A server shell for you to play with
Powered by Django + Nginx + Postgres + Bootstrap + Celery.
- Install Docker Community Edition
- Install docker-compose into python3, e.g.
pip3 install --user docker-compose
- Add your user to the docker group.
sudo usermod -a -G docker username;
you may have to reboot after this step for you to show up in the group.
- Create a file
.local_paramsin the root directory using
.local_params_examplesas a template.
Read section “Running jobs” for the details.
You should then use the
local-docker-compose script as a drop in replacement
for docker-compose. For example, to start the server you can
local-docker-compose up --build.
Cleaning up after docker for a clean rebuild:
./cluspro-docker-compose rmwill remove the containers
docker volume prune
If you don’t explicitly remove the volumes between docker runs, the databases persist,
so you can stop the containers and launch them again safely without any loss of data.
Docker runs several services: web (which runs Gunicorn), nginx, db (Postgres database).
Gunicorn handles the python (Django) code, accesses the database and cooperates with Nginx.
Celery is a background task manager and it need rabbitMQ to run (message broker). Flower is
a task monitor, which is powered by Celery. It can be accessed at localhost:5555
All the frontend code is located in
The structure of
server/ directory is enforced by the Django rules, so we have
server/server, where all the server settings are located (
settings.py) as well as
config.py is where the custom variables are kept (e.g. email login
and password for sending messages to the user), which in turn are populated from
the environment, which is set in docker-compose.yml.
core/ contains the app code, as it’s called in Django.
core/templates has all
the html files,
core/static – CSS and JS, and
runner/ contains the code for job
views.pyis the main file – it has functions, which render the pages and handle
all the forms and requests. Most of functions return an HTML response.
urls.pyassigns URLs to the functions in
models.pycontains custom data tables, which are added to the default Django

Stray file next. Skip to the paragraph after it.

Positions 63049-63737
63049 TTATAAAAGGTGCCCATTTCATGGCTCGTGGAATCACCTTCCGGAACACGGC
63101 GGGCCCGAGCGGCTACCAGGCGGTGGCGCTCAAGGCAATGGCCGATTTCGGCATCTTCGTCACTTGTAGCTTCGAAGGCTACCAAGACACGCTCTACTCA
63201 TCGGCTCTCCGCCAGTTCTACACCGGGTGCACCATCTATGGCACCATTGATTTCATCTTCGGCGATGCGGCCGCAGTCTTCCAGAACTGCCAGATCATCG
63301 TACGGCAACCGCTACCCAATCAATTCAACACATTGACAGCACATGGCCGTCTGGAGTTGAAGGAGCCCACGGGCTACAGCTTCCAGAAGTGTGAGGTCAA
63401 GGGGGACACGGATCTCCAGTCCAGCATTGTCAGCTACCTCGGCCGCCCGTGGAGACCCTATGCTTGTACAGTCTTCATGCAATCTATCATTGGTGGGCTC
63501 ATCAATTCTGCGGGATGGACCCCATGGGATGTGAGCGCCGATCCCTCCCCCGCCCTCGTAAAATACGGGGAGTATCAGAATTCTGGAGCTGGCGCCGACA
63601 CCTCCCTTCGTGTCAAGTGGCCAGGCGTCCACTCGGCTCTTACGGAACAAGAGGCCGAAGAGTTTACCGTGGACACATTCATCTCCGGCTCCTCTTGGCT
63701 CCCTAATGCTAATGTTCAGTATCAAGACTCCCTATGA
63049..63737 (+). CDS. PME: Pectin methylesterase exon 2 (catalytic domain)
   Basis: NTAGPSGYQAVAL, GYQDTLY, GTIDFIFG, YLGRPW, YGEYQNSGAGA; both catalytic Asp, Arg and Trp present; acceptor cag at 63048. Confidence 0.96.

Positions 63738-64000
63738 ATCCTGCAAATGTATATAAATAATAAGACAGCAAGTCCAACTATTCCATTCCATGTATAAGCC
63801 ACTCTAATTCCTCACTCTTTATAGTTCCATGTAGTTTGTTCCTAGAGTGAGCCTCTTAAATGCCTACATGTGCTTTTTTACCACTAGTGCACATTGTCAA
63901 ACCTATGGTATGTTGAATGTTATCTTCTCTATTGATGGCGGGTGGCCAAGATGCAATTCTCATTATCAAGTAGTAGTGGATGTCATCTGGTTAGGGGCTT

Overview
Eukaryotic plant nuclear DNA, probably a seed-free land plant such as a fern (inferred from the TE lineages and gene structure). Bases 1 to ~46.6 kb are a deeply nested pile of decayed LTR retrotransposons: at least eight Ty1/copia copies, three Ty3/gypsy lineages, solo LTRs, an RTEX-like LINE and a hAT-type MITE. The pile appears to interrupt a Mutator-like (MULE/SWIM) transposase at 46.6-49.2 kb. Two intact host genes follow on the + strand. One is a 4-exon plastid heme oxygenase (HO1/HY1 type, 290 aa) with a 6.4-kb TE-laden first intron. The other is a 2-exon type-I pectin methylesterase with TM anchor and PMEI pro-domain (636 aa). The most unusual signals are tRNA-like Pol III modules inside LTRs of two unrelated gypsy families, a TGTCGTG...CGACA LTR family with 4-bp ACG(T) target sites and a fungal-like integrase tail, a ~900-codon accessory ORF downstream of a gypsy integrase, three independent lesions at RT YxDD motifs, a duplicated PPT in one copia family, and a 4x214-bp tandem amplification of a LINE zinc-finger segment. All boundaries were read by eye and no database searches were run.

tables. Right now it contains a model for jobs, which can be customized as you wish.
The intention, however, was to keep all the generic job fields as separate class attributes
(job name, IP etc.) and to store all the rest job specific parameters as a json string
in details_json field. This way we can prevent creating many different tables for different
job types or addition of infinite new fields to the same job table (once we add new job parameters,
All the forms on the website are contained in
forms.pyand it should
be kept so. These forms are all handled in
emails.pyhas messages for users, whenever we want to send them something. They
use the e-mail address and password specified in
server/settings.py, which are in
turn taken from environmental variables in
docker-compose.yml. If they were not
specified you will get an error, whenever the server is trying to send a message.
env.pyis where you should keep your local variables. Also all the variables
envdictionary will be passed as a context to the html templates, so you
can refer to them in the templates.
At the first launch
Two users are created.
- admin with password ‘admin’. This is a superuser, you should change the
password for it immediately. The admin page is located at http://localhost:8080/admin
- anon, which is where you log in once you click ‘use without your own account’
button on the login page. It has limited permissions.
storage/ directory is created in the root, where all the jobs will be kept.
When you run jobs they are stored in docker container in
/storage, which is
by default mounted in your project root. You can change this in
Storage has two directories:
tmp/ for temporary storage, if you need to compute
or check something before adding the job to the database, and
jobs/ with all
Currently a job performs addition of two integer numbers. Some additional requirements are added to
demonstrate how to use error pop-ups etc. The task itself is located in
Environmental variables with some paths, e-mail login and password are stored
.local_params, which are used when you run
local-docker-compose. To create the
.local_params_example as a template.
Variables for sending e-mails. If you don’t specify them, everything will still run, but you will
get errors when new users register etc.
If your e-mail is
[email protected] and the password is
password then the values should be:
EMAIL_USER – server
EMAIL_PASS – password
EMAIL_HOST – smtp.gmail.com
RABBITMQ_PASS will be generated and added to
.local_params at the first run of
specified by the user.
LOCAL_PORT is the port, through which you access the server (default is
SECRET_KEY is for Django internal use (is generated at the first run
local-docker-compose) and should be kept secret.